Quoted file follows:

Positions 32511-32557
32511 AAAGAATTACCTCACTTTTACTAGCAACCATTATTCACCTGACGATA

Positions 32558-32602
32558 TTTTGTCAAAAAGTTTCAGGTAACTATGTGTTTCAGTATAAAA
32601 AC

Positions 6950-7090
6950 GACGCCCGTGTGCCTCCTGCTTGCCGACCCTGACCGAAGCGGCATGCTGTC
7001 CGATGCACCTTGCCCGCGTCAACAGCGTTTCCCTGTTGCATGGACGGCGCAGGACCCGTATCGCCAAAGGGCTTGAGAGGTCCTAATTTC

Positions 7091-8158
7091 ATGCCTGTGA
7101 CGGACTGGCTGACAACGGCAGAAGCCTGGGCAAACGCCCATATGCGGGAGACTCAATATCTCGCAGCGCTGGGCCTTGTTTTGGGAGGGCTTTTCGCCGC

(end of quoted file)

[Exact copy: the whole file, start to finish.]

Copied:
Positions 32511-32557
32511 AAAGAATTACCTCACTTTTACTAGCAACCATTATTCACCTGACGATA

Positions 32558-32602
32558 TTTTGTCAAAAAGTTTCAGGTAACTATGTGTTTCAGTATAAAA
32601 AC

Positions 6950-7090
6950 GACGCCCGTGTGCCTCCTGCTTGCCGACCCTGACCGAAGCGGCATGCTGTC
7001 CGATGCACCTTGCCCGCGTCAACAGCGTTTCCCTGTTGCATGGACGGCGCAGGACCCGTATCGCCAAAGGGCTTGAGAGGTCCTAATTTC

Positions 7091-8158
7091 ATGCCTGTGA
7101 CGGACTGGCTGACAACGGCAGAAGCCTGGGCAAACGCCCATATGCGGGAGACTCAATATCTCGCAGCGCTGGGCCTTGTTTTGGGAGGGCTTTTCGCCGC